Is there a problem that alcohol can't fix?
Since losing my hard drive to a spilled glass of sancerre (and consequently seeking solace in a bottle of bourbon), the topic of drinking in times of crisis (and the crises to which drinking leads) has gained a new poignancy. And I'm not the only one interested in the age-old phenomenon of drinking away one's sorrows, as evidenced by the recently published book Cocktail Therapy: The Perfect Prescription for Life's Many Crises.
Written by three bartenders who believe there's a "cocktail suited for each and every calamity," the book presents hypothetical catastrophes followed by recipes for the appropriate libations.
Condom break? Try a Ginger Ginseng Martini. The ginger will calm your stomach and the ginseng will relieve the stress as you "head out for that pregnancy test."
Caught on a Friday night with hairy legs and grandma panties? Buck up and slam a shot of tequila.
Or my personal favorite: Dating a guy who's into S&M? A kamikaze shot will loosen up your inhibitions, although, "if a huge strap-on dildo makes an appearance, triple the recipe."
For those times you have to work late and your colleague "gets his midnight lift from the dealer down the street," why not whip up a glass of Liquid Cocaine--the next best thing--with rum, Goldschl�ger and J�germeister?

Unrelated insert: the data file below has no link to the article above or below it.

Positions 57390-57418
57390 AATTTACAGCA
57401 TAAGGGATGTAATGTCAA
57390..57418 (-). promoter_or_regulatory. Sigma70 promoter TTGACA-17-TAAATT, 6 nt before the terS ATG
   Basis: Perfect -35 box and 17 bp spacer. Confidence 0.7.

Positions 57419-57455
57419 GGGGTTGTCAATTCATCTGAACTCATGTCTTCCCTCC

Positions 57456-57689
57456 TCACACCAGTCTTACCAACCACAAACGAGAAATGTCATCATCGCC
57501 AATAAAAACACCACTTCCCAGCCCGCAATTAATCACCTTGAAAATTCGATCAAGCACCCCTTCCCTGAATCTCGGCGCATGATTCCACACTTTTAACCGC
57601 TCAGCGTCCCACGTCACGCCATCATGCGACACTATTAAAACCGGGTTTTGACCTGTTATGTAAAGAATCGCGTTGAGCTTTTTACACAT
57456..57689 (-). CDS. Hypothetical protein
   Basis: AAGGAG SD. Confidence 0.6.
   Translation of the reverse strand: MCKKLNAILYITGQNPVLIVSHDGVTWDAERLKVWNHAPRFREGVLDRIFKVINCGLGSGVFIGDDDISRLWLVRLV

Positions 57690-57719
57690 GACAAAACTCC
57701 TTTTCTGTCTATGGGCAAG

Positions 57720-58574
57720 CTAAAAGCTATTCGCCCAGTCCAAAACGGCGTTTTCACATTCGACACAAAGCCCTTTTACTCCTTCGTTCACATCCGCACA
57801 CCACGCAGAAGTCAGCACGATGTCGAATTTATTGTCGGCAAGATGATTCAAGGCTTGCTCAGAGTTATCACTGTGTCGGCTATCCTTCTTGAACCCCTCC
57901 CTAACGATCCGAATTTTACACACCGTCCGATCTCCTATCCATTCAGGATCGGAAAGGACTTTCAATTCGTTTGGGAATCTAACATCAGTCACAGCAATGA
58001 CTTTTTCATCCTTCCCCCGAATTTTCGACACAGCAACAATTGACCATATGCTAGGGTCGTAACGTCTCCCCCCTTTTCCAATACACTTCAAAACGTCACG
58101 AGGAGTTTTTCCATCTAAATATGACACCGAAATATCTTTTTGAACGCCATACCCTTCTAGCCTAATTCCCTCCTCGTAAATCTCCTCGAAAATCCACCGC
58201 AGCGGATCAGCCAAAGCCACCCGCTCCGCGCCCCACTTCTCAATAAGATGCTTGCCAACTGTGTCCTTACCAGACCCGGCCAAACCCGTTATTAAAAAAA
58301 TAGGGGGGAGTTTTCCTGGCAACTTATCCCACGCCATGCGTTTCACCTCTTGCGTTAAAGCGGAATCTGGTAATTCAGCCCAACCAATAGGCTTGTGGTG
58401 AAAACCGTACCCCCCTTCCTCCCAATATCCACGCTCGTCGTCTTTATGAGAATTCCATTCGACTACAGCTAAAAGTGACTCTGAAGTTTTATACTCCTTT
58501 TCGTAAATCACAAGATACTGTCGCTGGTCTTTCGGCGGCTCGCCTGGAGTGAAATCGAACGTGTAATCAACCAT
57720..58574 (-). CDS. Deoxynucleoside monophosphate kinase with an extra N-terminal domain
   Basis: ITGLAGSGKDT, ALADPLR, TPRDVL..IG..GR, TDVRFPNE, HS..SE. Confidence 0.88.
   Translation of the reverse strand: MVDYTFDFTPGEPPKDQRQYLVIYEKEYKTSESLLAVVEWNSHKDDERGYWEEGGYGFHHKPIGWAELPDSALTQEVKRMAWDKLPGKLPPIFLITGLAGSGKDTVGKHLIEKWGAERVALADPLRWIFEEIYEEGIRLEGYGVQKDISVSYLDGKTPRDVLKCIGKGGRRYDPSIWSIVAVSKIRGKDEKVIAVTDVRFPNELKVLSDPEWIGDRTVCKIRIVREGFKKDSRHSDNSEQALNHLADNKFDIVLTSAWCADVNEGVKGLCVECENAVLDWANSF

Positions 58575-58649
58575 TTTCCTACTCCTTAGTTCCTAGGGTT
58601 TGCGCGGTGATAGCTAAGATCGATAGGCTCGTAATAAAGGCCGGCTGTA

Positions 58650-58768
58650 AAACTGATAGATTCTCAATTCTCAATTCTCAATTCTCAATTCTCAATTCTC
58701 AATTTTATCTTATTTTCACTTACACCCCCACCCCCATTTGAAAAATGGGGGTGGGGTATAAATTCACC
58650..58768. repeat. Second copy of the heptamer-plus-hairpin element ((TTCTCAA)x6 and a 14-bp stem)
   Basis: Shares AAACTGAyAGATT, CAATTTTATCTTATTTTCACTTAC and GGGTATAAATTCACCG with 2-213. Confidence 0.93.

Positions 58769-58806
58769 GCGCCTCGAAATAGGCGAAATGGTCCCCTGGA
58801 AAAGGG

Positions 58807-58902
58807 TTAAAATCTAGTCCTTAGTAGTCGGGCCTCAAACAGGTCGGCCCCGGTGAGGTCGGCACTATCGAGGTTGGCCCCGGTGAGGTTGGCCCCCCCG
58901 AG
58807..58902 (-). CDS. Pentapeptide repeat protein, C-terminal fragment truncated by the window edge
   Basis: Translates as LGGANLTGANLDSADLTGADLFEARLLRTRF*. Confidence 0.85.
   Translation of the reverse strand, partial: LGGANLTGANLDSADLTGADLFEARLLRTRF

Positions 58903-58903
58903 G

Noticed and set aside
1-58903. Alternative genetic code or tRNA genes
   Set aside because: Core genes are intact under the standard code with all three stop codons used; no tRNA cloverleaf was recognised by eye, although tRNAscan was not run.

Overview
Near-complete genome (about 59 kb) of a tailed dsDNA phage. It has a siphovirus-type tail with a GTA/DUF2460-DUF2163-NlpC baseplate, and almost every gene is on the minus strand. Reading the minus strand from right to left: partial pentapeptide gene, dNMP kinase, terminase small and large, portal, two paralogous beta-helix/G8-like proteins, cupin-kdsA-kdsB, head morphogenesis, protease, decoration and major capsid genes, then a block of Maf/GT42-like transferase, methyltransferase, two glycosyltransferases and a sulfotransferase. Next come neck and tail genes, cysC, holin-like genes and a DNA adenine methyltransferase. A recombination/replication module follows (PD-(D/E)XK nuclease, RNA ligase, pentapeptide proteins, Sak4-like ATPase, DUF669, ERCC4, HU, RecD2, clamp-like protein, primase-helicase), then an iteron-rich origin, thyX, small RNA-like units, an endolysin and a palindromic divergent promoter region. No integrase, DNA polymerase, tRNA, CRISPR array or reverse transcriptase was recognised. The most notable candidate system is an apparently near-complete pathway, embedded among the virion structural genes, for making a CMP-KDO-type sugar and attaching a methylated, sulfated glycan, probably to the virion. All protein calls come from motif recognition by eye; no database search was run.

As Cocktail Therapy progresses, the crises get worse. Just reading the book is enough to make you hit the bar. Take the sobering circumstances that lead to the preparation of a Momtini: "You look around and find you and your friends went from a wild flock of social butterflies to a group of overworked moms." Nothing says "bottoms up" like play dates.
After 15 years in the business, Lulu, the day bartender at Grace Tavern, has heard her share of sob stories ("Too many," she says), but she's skeptical of the impulse to pair crisis with cocktail. "It doesn't really matter what you drink so long as it's alcohol," says Lulu, who in her times of need prefers a straight shot of Jameson whiskey and Barry Manilow crooning on the jukebox.
In Lulu's experience the predicaments necessitating the comfort of a stiff drink include unemployment, health issues and, most commonly, breakups.
"I've got customers that will give me daily updates," she says. The widespread custom of breaking up over phone, email or text message has only made Lulu's job as an adviser more complex. "At a certain point I'll say, 'Well, you have to talk to her about it. I don't know what she meant by that.'"
Lulu says when regulars opt for something harder than their usual, it's a tip off they've had a rough day. A customer claims nervous DUI defendants will stop by Grace to calm their nerves before heading over to traffic court at 13th and Filbert. And Lulu sees seasonal trends as well. She knows at least six couples that broke up when spring arrived. And grieving offspring start coming in around Mother's Day.
In your time of sorrows, you can arm yourself with Cocktail Therapy and take your woes into the privacy of your own home. Or seek solace with Lulu.